Introduction By Writer Of The Great Book "Without You-The Tragic Story Of Badfinger" Dan Matovina-1999
Badfinger came into my life around May of 1975. I had mentioned to a high school friend of mine I liked the Beatles, and he said "You've got to hear this." He played me 'Baby Blue" off Straight Up. I was immediately hooked. I borrowed the album and instantaneously became a big fan, soon finding all of their albums, even The Iveys rare one. I was very upset to find out Pete Ham had recently died, and I could find very little info about this band I loved so much. Eventually I dug up a good number of the past articles from British pop magazines. A U.S. publication, Trouser Press magazine, had surfaced in late 1974 and they'd developed a reputation for extensive historical articles on British and American rock music. I contacted them in 1976 regarding doing something on Badfinger. They indicated they had asked a writer to do something already, and were still waiting.
After about a year, Trouser Press had only received a basic info piece with song critiques and no new info. I suggested to editor Ira Robbins I try researching and writing the piece, as I had the enthusiasm to take it further. He said he thought I was capable of pulling it off. I contacted Joey Molland, Tom Evans, and Mike Gibbins on my own. Joey did two sets of taped interviews totaling over five hours. Tom did a taped interview and a written interview. Mike did a written interview only. At the same time, a fanzine called Hoopla was willing to publish a more extensive version of my article, and Trouser Press was still giving the previously assigned writer more time to improve his piece. I submitted the condensed article to Trouser Press and they edited it further and eventually included some of the other writer's song critiques and descriptions. I did not use quotes, in order to keep it shorter and consistent. Looking back on it now, I am still proud of it for the time. There are some factual mistakes, most of which come from the band members covering up something for personal reasons or my not getting the right info from previous articles. Joey and Tom sent me letters of thanks and they suggested I get the article to Elektra Records for their promotion department, as Badfinger had recently signed with them. I continued a light friendship with Joey, Kathie, and Tom through the year 1983. When Tommy died that year, I vowed not to listen to Badfinger for seven or eight years, so I could enjoy them again later in life, and not burn out on their music. Badfinger had really helped inspire me to get in the music business and meant a lot to me. So when someone approached me to help with a book on them in late 1990, the timing couldn't have been more perfect. I was refreshed and willing to help. My story of writing the book will come out sometime in 1999.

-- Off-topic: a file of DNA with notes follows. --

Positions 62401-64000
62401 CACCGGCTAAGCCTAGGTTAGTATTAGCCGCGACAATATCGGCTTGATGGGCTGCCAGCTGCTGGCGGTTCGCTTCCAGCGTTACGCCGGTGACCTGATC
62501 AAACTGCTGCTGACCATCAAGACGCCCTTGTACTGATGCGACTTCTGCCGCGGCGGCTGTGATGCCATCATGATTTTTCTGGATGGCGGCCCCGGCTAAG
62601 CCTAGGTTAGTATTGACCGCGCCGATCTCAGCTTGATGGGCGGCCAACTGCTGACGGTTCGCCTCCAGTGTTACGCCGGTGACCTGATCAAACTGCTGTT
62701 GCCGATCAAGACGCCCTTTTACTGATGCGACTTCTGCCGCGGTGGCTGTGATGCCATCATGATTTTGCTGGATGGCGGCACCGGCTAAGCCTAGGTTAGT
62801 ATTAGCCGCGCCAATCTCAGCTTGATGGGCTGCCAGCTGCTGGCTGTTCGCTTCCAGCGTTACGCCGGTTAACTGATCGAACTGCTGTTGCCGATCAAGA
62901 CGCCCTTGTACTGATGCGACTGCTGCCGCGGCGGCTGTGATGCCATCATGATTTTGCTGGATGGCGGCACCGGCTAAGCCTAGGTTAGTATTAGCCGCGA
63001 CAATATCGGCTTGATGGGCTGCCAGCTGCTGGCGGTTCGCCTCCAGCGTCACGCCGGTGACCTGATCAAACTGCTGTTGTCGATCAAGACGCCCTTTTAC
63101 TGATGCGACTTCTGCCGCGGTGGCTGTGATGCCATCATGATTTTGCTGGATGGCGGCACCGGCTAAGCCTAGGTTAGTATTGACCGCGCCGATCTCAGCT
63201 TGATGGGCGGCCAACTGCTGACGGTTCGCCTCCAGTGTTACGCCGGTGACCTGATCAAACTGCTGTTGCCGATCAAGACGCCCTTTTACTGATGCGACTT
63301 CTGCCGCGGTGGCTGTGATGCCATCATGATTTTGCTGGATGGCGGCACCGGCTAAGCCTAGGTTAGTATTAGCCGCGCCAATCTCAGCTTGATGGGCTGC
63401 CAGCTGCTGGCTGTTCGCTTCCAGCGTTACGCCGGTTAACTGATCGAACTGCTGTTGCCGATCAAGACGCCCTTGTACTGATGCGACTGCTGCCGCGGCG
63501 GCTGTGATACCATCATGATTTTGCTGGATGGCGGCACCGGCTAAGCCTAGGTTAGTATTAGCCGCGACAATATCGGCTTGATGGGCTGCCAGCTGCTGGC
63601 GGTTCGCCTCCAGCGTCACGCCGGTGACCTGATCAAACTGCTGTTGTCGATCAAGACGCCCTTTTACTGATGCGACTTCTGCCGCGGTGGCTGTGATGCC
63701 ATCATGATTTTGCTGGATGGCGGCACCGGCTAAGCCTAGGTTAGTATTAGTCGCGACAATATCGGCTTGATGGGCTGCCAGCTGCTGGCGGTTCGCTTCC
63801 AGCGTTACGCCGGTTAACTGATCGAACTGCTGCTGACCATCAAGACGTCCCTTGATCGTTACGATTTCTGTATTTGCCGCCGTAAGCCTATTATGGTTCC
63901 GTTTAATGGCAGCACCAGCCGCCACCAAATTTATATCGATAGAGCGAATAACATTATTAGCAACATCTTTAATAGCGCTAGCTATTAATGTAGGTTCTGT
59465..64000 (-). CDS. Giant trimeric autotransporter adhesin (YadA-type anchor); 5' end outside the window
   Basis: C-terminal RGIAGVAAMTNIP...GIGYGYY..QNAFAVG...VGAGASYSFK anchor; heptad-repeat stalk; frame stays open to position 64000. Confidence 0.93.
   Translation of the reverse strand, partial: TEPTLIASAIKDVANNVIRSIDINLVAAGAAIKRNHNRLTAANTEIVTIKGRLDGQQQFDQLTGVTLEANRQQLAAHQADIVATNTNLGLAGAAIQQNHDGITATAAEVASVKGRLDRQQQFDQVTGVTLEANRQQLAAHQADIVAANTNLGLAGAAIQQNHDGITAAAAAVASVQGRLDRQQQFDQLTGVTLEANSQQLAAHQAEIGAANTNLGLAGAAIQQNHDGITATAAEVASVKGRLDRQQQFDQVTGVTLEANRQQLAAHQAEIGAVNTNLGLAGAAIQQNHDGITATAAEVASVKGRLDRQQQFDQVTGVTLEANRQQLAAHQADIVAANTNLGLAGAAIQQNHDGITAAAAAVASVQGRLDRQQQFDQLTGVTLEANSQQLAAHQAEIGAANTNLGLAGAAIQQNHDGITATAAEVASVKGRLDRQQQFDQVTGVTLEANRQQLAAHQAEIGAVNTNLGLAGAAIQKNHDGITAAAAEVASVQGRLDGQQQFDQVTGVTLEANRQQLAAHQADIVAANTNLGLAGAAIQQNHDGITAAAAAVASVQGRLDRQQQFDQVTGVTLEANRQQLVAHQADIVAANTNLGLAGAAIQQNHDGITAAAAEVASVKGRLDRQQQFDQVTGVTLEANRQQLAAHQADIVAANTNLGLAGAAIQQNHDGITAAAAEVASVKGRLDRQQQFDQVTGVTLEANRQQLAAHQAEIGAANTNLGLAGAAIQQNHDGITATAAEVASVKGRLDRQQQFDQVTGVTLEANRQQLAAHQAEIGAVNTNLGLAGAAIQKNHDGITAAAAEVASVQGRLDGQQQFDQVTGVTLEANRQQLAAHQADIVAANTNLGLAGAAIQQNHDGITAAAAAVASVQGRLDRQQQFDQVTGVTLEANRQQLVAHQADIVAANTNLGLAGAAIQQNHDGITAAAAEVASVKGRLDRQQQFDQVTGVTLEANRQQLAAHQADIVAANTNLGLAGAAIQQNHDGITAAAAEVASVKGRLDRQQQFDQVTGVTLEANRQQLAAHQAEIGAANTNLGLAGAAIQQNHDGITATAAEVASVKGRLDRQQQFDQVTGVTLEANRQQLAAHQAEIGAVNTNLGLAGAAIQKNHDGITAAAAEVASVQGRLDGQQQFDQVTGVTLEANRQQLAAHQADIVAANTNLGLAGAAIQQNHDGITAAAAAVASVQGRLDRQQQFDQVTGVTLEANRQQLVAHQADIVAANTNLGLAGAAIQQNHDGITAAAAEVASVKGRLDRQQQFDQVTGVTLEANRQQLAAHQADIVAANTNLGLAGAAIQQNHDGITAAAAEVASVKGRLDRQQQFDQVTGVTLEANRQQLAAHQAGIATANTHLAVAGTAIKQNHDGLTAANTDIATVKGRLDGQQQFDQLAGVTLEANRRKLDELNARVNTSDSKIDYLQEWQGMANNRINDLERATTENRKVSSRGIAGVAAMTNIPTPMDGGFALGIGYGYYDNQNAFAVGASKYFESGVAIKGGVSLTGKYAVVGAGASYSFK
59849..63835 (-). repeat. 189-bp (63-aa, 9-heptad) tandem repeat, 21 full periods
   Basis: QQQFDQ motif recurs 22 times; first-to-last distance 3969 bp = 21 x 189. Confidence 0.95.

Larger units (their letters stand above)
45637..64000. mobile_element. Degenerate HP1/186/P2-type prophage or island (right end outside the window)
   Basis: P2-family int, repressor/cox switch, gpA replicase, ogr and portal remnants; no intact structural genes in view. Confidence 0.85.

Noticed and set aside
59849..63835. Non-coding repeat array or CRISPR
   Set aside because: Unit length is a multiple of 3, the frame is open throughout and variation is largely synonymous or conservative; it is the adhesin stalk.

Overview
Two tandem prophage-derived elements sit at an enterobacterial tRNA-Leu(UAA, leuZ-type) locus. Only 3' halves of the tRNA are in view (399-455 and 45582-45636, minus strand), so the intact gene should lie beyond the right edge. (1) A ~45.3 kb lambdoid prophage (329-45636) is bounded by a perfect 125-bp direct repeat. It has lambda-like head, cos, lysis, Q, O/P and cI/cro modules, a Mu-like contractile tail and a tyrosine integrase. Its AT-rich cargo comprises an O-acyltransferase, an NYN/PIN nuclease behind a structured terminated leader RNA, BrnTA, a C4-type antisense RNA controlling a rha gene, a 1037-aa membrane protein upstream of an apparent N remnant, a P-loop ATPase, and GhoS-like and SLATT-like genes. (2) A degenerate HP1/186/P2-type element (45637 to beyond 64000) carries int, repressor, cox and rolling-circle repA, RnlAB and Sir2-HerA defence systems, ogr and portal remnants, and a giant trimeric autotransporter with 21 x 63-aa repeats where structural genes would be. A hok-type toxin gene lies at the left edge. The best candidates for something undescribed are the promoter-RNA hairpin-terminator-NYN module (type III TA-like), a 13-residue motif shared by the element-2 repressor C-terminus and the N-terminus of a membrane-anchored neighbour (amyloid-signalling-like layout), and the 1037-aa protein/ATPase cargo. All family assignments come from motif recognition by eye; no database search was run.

Badfinger Back In Business
Trouser Press May 1979